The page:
As of Friday at some point (this was originally written on Thursday but I’ve made some updates), Cody Bellinger leads all hitters in fantasy points with 54. Obviously this might vary depending on your league’s scoring system, but I have to take a stand somewhere and base my posts on some standard. For those interested, said scoring system is listed a bit further down. Bellinger exploded onto the fantasy scene in 2017, hitting 39 home runs and scoring 415 points in 548 plate appearances (0.76 PPPA) en route to the National League Rookie of the Year Award. Fast forward a year, or rewind a year depending on whether you are working from 2017 or 2019, to his 2018 season where he only scored 364 points in 632 plate appearances. (0.57 PPPA). Those are still very respectable numbers (top ten 1B and top 25 OF), but they were a far cry from what everyone that drafted him were expecting. Many tagged Bellinger with the “Sophomore Slump” curse, but the big difference was the dip in home runs. I don’t have an explanation for this other than his fly balls just weren’t getting over the outfield fence as witnessed by a decline in his HR/FB ratio which dropped from 25.2% to 15.2%.
Bellinger profiles as guy that hits at least 30 home runs and bats .260-something. I felt good about him on draft day this year. He had an ADP of about 62 while I had him ranked 48th (draft score +14). That means he was a draft day target for me. Playing the “on pace” game less than two weeks into the season is a fools errand, but from the looks of things Cody’s fly balls are going where his fantasy owners want them to go as he already has five home runs. I’d say 40 is a very attainable number at this point.
Behind Bellinger is non other than Christian Yelich. I’m sure that doesn’t surprise many of you, especially his owners. Yelich has made progress every year of his career, and last year he took a very big jump, especially in the power department (home runs specifically). In 2018 he hit 36 home runs, which is nearly twice as many as his previous season high of 21. This is relatively easy to explain. In addition to developing as a hitter, he went from one of the least friendly ballparks for home run hitters (Marlins Park) to one that is much more home run conducive (Miller Park). Based on what we’ve seen so far this short season, I’d expect something close to his 2018 numbers going forward.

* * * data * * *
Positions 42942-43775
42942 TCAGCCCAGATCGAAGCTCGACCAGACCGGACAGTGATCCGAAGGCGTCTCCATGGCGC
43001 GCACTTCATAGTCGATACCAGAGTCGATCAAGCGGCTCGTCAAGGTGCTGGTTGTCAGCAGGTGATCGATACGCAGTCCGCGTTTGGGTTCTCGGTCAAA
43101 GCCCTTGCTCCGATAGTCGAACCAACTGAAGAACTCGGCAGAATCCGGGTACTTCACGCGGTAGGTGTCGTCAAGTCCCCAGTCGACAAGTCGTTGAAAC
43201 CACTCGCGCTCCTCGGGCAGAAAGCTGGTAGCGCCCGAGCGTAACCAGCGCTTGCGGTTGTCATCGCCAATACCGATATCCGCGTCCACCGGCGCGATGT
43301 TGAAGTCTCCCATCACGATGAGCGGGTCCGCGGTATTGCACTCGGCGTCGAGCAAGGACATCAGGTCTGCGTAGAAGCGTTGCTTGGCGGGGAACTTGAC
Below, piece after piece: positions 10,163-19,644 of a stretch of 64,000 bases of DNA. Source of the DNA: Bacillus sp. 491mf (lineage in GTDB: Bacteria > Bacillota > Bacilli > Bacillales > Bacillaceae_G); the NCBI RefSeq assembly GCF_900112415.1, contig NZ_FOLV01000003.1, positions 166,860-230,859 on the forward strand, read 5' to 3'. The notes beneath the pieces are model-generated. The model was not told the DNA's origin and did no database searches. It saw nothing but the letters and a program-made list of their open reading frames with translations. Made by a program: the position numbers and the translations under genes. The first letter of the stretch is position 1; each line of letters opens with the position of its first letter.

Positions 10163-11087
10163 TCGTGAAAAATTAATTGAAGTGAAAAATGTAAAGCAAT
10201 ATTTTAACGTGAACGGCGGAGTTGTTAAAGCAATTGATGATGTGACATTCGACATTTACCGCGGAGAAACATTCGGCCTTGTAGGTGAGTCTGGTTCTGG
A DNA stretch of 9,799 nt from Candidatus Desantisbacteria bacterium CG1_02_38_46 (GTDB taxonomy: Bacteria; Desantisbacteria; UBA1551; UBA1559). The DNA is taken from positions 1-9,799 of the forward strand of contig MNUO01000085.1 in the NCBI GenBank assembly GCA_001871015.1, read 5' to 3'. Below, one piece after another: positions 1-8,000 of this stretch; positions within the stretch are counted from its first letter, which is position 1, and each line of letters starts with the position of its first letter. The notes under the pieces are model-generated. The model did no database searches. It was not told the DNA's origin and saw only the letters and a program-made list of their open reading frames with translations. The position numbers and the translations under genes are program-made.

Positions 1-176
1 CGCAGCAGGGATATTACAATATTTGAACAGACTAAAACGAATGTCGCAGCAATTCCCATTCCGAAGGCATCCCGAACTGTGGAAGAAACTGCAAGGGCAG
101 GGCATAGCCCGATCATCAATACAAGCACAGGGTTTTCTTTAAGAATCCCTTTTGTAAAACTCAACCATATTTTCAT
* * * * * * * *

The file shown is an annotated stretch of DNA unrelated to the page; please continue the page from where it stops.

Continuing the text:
If I said I had a hard time telling the difference between Maikel Franco and Josh Bell would that be wrong? Is that something many would frown upon? Cause it’s true. Side by side I can see they are different people, but show me a picture of just one of them wearing street clothes and your guess is as good as mine. Put their 2019 stats in front of me and I’d be just as confused. I had Josh Bell ranked quite a bit ahead of his 210 ADP and is a guy I looked to grab late in a lot of leagues. While he’s off to a slow start, I’m still expecting him to have a decent season. Something somewhere between 2017 and 2018. Obviously at this point he’s sitting on your bench, or quite possible even the waiver wire, but I’d keep him on my scout team should he figure things out.
Speaking of figuring things out, has Maikel Franco done just that? This is his fourth full season in the league, but let’s not forget that he’s still only 26 years young. Last year he had 22 home runs and a .270 batting average. Who cares? I agree. Allow me to rephrase that statement. Last year he had 281 points in 465 plate appearances (0.60 PPPA). That sandwiched him right between J.T. Realmuto (0.60) and Adalberto Mondesi (0.60). The point is, 2018 wasn’t such a bad season for Franco. So why wasn’t he on anyone’s 2019 radar? So far he has 38 points in 54 plate appearance (0.70 PPPA). Even if those numbers fall a bit I still think he should be owned (and started) until this situation figures itself out.
A guy named Kolten has the most fantasy points of any Cardinals hitter. Something feels very wong here. Sorry about the typo, but I let Yusei Kikuchi have a go at it for a sentence. I don’t know man, I’m having a hard time buying it. The guy has averaged only 123 games a year over the last five seasons and during that span he’s averaged about 0.53 points per plate appearance. Doesn’t exactly screen get me on your team. I’m staying away from this one. As Kikuchi would say when someone calls him asking to speak to Shohei, “you have the wong numba”.
I’m gonna give Alex Gordon a shoutout because he really feels like the flower that never blossomed and this might be his best shot at a mala-mention considering he hasn’t been points league relevant since 2011 when he was a top ten outfielder. Gordon currently has 36 points in 27 plate appearances (1.33 PPPA). Don’t be fooled. As Grey says, what we have here is a hot schmotato.
Here are a few other players that are worth keeping an eye on:
I still feel like the most underrated player on draft day was Carlos Santana. Last year only Freeman, Rizzo, Goldschmidt and Carpenter had more points than him at first base.
I’ll try and take a look at pitchers next week.
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